It’s all in the basics: The ABCs of good financial habits
David Blain, CFA is CEO and Founder of BlueSky Wealth Advisors, and author of "Invest in Your Life, Not Just your Portfolio."
My dad had it exactly right: “Don’t spend more than you make, pay yourself first and set aside something for the future. When you can, pay in cash and be careful with debt.” If only everyone had heard these words when they were young and starting to build their lives and their portfolios.
Starting out smart means getting help, admitting to what you don’t know, and learning the basics:
- Regulating cash flow
- Managing debt
- Saving for the kids’ education
- Retirement planning
If it were that easy though, every adult in their early 20s would be compounding money in their savings accounts instead of running up credit cards. Here are the four most important things young adults should focus on with their finances.
1. Know where your money goes. Clients Marcus and Nicole were doing most things right, but an incisive look into their finances helped them realize that the family was spending 20 percent of their income on eating out and more than $30,000 a year on premiums for an array of specialty insurance policies they didn’t need. I didn’t tell them how to spend their money, but by illuminating where the money was going, they were able to free up funds for investing.
2. Avoid the B Word. No one wants to budget, but saving is easier when cash flow planning is highly organized. Quicken and Mint can be helpful, but you don’t want to get lost in the weeds either. Instead, keep your eyes on the big picture, budgeting for 50-30-20. That is 50 percent of your take-home pay for essentials (e.g. rent or mortgage, utilities, car payment), 30 percent for lifestyle variables (e.g. eating out, shopping, vacations) and 20 percent for financial priorities (e.g. 401(k), home repairs, car maintenance). Obviously, there will be unanticipated expenses, and I recommend you always keep a cash reserve and emergency fund on hand. Try to identify your short-term needs (e.g., this year I need a new car), anticipate expenses, and start to save.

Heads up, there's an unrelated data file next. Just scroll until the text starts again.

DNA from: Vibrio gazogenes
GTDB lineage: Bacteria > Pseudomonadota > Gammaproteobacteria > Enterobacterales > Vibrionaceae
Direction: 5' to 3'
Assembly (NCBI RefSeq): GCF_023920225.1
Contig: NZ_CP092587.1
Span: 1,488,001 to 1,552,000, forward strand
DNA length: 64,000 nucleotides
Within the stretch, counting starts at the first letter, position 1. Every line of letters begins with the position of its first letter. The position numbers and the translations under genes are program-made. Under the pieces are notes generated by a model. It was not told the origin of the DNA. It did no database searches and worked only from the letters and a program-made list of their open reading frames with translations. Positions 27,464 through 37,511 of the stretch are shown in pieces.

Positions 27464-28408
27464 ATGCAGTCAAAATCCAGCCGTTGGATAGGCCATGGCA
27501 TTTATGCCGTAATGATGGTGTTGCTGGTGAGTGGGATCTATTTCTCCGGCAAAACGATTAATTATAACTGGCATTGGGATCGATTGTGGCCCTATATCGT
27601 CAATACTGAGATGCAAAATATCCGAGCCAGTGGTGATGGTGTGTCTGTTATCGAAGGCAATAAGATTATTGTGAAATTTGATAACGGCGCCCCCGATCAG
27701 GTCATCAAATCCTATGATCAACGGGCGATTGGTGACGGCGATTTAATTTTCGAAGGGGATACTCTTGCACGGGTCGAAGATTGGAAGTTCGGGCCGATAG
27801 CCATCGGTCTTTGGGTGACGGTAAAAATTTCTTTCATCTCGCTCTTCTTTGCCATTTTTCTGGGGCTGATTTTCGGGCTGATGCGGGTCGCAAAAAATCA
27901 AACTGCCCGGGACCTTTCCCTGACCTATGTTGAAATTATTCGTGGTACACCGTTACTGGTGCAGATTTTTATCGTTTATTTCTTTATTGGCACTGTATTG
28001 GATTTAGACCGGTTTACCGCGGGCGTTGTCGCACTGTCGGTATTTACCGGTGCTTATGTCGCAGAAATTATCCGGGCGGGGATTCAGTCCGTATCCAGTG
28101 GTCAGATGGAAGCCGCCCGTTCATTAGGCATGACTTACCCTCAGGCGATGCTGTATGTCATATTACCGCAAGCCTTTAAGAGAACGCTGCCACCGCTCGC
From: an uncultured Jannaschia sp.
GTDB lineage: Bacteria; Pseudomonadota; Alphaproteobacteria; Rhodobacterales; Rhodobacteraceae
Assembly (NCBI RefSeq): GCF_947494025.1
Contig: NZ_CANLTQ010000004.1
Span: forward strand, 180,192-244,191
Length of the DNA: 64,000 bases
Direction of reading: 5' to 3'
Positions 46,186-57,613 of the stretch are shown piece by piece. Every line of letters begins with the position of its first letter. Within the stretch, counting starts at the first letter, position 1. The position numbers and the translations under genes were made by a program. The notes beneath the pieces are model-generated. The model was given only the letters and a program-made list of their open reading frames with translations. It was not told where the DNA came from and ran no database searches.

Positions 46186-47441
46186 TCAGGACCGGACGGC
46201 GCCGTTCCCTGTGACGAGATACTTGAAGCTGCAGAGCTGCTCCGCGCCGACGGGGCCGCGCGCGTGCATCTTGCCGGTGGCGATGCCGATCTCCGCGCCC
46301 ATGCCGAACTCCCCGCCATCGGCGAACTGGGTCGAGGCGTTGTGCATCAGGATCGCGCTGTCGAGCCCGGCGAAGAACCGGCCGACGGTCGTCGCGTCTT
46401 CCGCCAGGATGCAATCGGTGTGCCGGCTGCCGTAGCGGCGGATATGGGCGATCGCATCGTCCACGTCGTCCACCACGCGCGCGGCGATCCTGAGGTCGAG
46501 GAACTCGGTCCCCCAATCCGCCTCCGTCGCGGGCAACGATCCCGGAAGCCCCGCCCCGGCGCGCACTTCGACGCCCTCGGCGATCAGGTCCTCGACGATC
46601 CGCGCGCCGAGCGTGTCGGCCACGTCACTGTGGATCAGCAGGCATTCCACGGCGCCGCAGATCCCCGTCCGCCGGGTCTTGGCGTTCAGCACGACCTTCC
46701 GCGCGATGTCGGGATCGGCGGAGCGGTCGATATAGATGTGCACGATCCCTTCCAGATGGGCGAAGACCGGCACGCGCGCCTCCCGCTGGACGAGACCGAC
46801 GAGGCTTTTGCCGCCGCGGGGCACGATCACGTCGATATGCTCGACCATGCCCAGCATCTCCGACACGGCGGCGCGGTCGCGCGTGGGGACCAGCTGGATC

3. Keep your debt down. Debt is common, a big problem, and completely avoidable. Most debt comes from purchasing too much house. There’s no need to pay cash for a home, but make sure the amount of your debt is appropriate for your income. Avoid impulse buying by deciding on a certain amount as a personal threshold. Wait a day on a major purchase. I also recommend not spending money financing a fancy car in your early years because you jeopardize your long-term security. Buy used cars for cash – financially independent people do not have to finance a BMW or Mercedes.
4. Being Educated about Education. Young couples usually start on new families in their late 20s or early 30s. When you set up the first college savings account, you and your spouse need to agree on a college philosophy. Let me explain.
My clients’ son, Sammy, had a $200,000 education that allowed him to pursue his dream of designing video games – an incredibly competitive field. Unfortunately, much of that education was funded through loans. Upon graduation he found a job. His starting salary was $30,000. Get the picture?
Keep in mind that the value of the degree needs to weigh against the amount of the loans. Tuition is a major expense that should be discussed well before you are paying any. What’s your philosophy? Do not endanger your own financial plan. There are options including reasonably priced in-state schools, and you can have an expectation that your child should secure scholarships to pay for any amount above in-state tuition.
The basic building blocks for financial independence may seem easy, but too often, I see very educated people who have yet to learn them. These are lessons for a lifetime. I’m lucky that I heard my dad’s sound advice early in life and took his words to heart.